On 16 September 1915 the minesweeper No. 1 hit a mine laid by the German submarine UC-4 five nautical miles northwest of Vormsi island and sank. No crewmembers were lost, as the minesweeper No-10 managed to save them.

Location: Väinameri Sea, northwest of Vormsi island and northeast of Hiiumaa.
Coordinates: 59 06.124, 23 01.751
Cultural monument reg. no: 27805,
Diving: suitable also for beginners under the instruction of a business operator that offers diving services or on the basis of a diving permit.

Source: Estonian National Heritage Board

Minesweeper „Shchit“ was built in 1916 in Russian-Baltic Shipyard in Tallinn, Estonia. In autumn 1914 the officers of the Baltic Fleet wanted to increase the number of ships suitable for sweeping. Until then, mine sweeps were usually installed on cargo or auxiliary vessels, which were actually not suitable for sweeping fairways efficiently. However, a smaller vessel was needed during wartime; one that was specially built for laying and, if necessary sweeping mines. The ship also had to have a small crew, because losing ships of this type on sea was inevitable because of its functions. In the event of an accident, losing a smaller ship would not be such a burden for the state’s economy. 

The minesweeper Shchit hit a mine laid by the Germans in Soela Strait on 6 December 1916. The naval mine exploded near the stern of the ship, after which she started to sink. According to the report of First Lieutenant G. Dombrovski, order and discipline were maintained on the ship. The crew didn’t panic and all orders of the commander were correctly complied with. The commander of the minesweeper Shchit conceded that saving the vessel was impossible, as the explosion had ripped off part of the Shchit stern. The commander therefore ordered the crew to leave the vessel, steam was released from the boilers and secret documents were handed over to the commander of the minesweeper Gruz. An attempt to tow the vessel was made at first, but it failed as the stern of the ship was stuck to the bottom of the sea and only the bow remained above water. The towing line was soon removed and the Shchit sank without any fatalities.

Source: Estonian National Heritage Board

Baltacar in trade fairs

Diving Club Barrakuuda and West-Estonia Tourism introduced diving options in Estonia and diving packages to wrecks to BALTIC UNDERWATER in several  trade fairs: 19-21. of January, 2018 MATKA in Helsinki, Finland; 9-11. of February, 2018 TOUREST in Tallinn; 7-17. of February, 2019 VENE in Helsinki and 15-17. of March, 2019 Dykmassan in Göteburg. Visitors got information about project Baltacar , Baltic Underwater Museum, diving to shipwrecks near Saaremaa and Hiiumaa islands as well as about diving packages.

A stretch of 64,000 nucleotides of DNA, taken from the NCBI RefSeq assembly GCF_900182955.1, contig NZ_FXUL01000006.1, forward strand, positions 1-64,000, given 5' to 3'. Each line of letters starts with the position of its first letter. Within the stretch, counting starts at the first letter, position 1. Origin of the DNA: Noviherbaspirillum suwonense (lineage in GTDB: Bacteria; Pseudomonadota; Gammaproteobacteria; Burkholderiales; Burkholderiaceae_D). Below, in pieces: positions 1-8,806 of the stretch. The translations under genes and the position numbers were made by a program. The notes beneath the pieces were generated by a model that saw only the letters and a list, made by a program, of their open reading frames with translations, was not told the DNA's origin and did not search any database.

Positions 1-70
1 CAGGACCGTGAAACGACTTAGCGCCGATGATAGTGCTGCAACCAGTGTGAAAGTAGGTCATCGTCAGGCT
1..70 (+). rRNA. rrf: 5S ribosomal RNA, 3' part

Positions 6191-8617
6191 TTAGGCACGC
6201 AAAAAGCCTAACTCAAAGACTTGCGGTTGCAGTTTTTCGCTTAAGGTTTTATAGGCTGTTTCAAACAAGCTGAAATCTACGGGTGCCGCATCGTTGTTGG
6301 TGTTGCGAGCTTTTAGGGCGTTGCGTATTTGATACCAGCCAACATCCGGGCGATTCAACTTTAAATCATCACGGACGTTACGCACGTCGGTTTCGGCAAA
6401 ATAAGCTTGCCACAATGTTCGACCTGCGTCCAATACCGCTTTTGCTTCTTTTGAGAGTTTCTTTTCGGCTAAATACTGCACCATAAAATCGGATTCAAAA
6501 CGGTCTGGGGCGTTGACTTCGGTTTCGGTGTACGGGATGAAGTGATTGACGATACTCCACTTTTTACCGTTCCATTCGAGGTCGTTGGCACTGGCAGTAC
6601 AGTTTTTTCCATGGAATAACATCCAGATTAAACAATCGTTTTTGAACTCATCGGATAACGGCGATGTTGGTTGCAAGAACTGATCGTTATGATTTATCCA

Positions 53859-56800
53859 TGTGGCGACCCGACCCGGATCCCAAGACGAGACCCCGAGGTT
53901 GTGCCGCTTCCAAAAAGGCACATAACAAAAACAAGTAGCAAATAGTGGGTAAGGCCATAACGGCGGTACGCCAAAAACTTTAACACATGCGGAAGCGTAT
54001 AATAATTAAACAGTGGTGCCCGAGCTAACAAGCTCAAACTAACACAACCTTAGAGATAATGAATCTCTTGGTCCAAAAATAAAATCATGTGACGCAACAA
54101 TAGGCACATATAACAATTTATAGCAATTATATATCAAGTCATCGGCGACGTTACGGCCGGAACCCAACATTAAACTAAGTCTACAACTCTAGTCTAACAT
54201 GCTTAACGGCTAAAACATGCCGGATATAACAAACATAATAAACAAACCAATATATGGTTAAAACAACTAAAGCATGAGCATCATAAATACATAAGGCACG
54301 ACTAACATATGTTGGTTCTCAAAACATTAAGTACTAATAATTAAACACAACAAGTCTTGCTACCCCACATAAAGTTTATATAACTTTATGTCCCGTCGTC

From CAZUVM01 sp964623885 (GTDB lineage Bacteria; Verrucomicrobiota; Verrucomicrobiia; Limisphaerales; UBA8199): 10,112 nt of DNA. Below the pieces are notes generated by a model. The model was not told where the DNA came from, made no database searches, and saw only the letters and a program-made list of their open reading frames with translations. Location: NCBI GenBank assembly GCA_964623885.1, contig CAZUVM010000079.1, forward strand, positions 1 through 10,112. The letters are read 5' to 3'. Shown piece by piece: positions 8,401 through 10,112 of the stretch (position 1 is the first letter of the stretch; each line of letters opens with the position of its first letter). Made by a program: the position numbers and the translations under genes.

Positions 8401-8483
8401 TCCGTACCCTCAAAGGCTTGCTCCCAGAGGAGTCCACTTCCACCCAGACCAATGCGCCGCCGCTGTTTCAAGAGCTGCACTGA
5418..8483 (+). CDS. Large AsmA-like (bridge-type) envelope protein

Project “Baltic History beneath the Surface: Underwater Heritage Trails in situ and Online” (Baltacar), which received support from the Central Baltic Programme of INTERREG, aim is to demonstrate the huge tourism potential of the historical shipwrecks at the bottom of the Baltic Sea and to develop easy and convenient ways for dive tourists to visit unique and well preserved underwater sites.

The project will produce a network of wreck diving sites with underwater information boards and mooring buoys, and complemented by informational products (photos, videos, narratives and 3D models). With the creation of this tourist attraction we aim to enhance the attractiveness of the Baltic Sea destinations and increase the number of visits to our region.

The project activities will be conducted in the waters of Saaremaa (3 sites) and Hiiumaa (3 sites), Helsinki (Dive Park Gustav Adolf), Hanko (6 sites) and Dalarö Dive Park (3 sites).

Project Baltacar is a cooperation initiative between Sweden, Finland and Estonia to promote wreck diving in the Baltic Sea. We present a selection of the best diving destination wrecks in the three countries. 

The partners implementing the project are, Estonian National Heritage Board (EST), National Board of Antiquities (FIN), Swedish National Maritime Museums (SWE), Adrianto OÜ (EST), Aalto OY (FIN), Haninge Municipality (SWE), NGO West-Estonia Tourism (EST).

The project duration is 01.01.2017-31.12.2019 and is financed by INTERREG Central Baltic programme, ERDF, by 1.3 million €. 

Sille Roomets, Baltacar” project manager,
sille(at),  ph. +372 5871 6101